The role of Congressional Intern is a familiar one in the United States and is a common path for United States College students seeking experience in the US political system. Individual job descriptions will be made available from the Congressional offices hosting interns.
Interns may be expected to meet with embassy, Council, Caucus or other Congressional staff after arriving in Washington DC before the formal commencement of the internship programme, and are expected to act as cultural and professional representatives for both New Zealand and the University of Canterbury.
Find out more
Find out more on LAWS373 Course Information page.
Community Law Canterbury
Community Law Canterbury is a free legal information service operated by volunteer solicitors, senior law students and graduates, under the supervision of a solicitor.
UC Law students in their third year and above can get involved in providing legal information to members of the community confronted with real-life legal issues.
Benefits of volunteering
- Develop professional and interpersonal skills
- Enrich your learning by applying it to real-life cases
- Gain confidence and experience working with clients
- Improve your communication, practical legal interview, and notetaking skills
- Connect with and build networks with experienced solicitors
- Comprehensive training provided
Most student volunteers start as General Advice Service caseworkers, and provide advice to clients (under supervision). It is also possible to work in a specialist area of the law.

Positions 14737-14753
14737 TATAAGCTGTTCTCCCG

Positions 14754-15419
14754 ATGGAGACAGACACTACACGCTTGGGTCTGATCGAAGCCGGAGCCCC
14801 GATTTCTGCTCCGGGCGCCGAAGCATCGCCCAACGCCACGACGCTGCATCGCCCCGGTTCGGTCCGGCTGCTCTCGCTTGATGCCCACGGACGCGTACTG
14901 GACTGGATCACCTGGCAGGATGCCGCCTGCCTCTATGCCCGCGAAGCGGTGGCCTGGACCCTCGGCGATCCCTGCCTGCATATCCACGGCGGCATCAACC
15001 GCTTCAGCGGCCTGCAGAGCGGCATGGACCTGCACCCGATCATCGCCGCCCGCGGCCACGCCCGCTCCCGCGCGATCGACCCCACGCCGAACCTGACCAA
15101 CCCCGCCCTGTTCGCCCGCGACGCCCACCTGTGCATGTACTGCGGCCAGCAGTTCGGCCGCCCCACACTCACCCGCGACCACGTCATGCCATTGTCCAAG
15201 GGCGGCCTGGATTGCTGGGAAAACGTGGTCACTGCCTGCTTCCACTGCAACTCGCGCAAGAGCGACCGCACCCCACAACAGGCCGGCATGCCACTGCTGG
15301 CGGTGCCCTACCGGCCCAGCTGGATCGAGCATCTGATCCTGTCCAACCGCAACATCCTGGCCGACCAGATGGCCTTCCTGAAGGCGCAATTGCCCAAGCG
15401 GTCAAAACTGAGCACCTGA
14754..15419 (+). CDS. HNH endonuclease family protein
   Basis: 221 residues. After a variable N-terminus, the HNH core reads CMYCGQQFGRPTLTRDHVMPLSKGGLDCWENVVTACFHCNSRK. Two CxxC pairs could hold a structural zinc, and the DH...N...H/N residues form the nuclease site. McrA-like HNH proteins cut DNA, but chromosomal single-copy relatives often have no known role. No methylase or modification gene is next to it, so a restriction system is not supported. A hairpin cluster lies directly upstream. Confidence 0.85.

The General Advice Service recruits in March and November.
Find out more
- Contact Community Law Canterbury for more information.
UC Law Clinic
The UC Law Clinic, in association with Community Law Canterbury (CLC), offers a free on-campus legal advice service to students and staff of the University (and their families) on any topic. Student volunteers can get involved in this initiative to enhance their skills and learning. Email Professor Robin Palmer for more information.
Our student-focused teaching helps students develop the skills they need for a seamless transition to professional life.
Providing opportunites to use and develop crucial legal skills - oral and presentation skills, concise and accurate written communication, teamwork, adaptability and quick thinking - sets UC law students up for their future careers.